Millions of iPhones, iPods, and iPads are sold every year, and the iTunes and App Store ecosystems have grown tremendously as a result. But, as the number of users downloading music, TV shows, apps, and iBooks increases, so does the amount of theft and malicious behavior resulting from compromised Apple ID accounts.
That situation has led Apple to tighten its security practices involving Apple IDs, as The Next Web has discovered that the iPhone maker appears to have started requesting security info from users that use their Apple ID with iTunes or on their iPhone, iPod touch, or iPad. When prompted, Apple requires users to set answers for three different security questions, and also asks for a backup email address to boost the security of your account.
When the security information has been provided, Apple sends a confirmation email to the user to verify the changes. It reads as follows:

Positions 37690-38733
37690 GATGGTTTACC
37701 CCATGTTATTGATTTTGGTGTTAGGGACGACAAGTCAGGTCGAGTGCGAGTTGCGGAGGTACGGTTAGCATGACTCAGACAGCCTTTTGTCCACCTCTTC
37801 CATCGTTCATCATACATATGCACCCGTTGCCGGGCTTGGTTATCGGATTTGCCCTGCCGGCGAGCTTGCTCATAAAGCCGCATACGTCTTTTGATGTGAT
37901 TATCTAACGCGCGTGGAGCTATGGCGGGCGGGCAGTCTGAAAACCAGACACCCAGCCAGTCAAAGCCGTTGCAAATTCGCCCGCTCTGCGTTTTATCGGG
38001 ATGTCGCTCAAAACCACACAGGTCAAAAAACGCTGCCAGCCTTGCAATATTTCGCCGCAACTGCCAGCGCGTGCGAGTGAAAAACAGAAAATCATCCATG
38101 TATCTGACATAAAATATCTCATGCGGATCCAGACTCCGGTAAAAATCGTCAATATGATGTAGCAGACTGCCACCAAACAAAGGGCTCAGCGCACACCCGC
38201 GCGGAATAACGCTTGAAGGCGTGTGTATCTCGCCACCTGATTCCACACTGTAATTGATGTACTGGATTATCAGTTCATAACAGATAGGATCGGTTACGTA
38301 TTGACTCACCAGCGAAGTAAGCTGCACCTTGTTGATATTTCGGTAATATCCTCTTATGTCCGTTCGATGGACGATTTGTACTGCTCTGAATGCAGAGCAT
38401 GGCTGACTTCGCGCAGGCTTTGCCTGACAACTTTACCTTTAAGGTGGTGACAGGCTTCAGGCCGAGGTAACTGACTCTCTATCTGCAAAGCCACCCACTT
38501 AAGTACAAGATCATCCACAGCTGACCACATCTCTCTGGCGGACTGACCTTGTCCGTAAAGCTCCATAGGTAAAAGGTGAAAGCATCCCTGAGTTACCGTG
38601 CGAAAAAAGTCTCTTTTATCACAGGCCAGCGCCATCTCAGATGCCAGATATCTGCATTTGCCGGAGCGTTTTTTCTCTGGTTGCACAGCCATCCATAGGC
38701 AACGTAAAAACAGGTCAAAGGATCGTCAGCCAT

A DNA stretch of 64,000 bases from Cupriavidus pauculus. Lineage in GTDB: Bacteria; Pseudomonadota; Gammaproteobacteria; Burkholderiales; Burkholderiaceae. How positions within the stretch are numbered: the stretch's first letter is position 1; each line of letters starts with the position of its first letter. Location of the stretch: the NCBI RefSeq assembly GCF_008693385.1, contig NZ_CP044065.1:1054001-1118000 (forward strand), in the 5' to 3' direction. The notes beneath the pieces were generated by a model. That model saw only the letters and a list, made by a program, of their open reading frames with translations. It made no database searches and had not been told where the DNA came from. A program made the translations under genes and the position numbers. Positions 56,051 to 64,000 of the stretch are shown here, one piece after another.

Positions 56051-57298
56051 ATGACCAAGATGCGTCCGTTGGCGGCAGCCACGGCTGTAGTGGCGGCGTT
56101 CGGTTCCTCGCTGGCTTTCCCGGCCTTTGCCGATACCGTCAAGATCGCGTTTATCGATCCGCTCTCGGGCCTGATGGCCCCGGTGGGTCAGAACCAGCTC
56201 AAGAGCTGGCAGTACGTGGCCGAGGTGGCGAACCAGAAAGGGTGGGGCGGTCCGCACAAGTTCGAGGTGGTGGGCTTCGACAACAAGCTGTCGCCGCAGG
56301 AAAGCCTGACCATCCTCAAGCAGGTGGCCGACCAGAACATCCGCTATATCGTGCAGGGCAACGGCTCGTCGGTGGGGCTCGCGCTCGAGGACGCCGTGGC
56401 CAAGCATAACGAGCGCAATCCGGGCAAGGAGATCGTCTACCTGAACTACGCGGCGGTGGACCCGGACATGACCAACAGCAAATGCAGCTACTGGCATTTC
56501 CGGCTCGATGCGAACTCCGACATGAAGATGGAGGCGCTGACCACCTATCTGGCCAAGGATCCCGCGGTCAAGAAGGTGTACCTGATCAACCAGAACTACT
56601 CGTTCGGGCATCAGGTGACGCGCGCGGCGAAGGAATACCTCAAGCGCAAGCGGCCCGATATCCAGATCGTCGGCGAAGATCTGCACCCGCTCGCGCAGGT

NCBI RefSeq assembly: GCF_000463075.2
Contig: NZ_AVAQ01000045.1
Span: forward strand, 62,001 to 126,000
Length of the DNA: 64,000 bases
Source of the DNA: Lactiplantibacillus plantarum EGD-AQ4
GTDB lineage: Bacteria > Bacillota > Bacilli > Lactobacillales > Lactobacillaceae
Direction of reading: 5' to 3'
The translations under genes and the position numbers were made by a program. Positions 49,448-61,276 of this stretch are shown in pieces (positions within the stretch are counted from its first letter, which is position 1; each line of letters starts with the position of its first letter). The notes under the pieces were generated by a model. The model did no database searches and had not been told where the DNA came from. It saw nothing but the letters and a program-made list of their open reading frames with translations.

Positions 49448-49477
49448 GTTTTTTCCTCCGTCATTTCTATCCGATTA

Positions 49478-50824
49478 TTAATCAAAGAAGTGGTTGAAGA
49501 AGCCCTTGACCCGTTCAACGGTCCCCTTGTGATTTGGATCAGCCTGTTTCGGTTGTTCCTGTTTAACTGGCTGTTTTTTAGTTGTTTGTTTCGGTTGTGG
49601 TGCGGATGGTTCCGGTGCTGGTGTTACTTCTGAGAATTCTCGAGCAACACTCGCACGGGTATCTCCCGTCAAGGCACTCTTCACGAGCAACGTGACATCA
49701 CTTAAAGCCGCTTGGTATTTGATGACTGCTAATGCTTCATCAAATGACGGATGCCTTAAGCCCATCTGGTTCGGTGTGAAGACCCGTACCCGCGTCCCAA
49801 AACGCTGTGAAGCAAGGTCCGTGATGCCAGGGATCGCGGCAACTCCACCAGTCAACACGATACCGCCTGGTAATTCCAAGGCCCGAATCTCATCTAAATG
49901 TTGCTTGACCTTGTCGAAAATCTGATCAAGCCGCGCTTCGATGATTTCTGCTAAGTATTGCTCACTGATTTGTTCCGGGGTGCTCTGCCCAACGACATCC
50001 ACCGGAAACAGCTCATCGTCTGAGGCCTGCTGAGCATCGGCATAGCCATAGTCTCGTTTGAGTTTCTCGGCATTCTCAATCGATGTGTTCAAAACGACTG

You’ve taken the added security step and provided a rescue email address. Now all you need to do is verify that it belongs to you.
The rescue address you have given us is firstname.lastname@example.org. Just click the link below to verify, sign in using your Apple ID and password, then follow the prompts.
The rescue email address is dedicated your security and allows Apple to get in touch if any account questions come up, such as the need to reset or change your security questions. As promised, Apple will never send you any announcements or marketing messages to this address.
Recently, Apple has also been periodically requesting that users strengthen the password for their Apple ID accounts. Apple IDs are used to access the App Store, iTunes Store, Mac App Store, iBookstore, Apple’s online services, and more. Apple has yet to comment on the matter.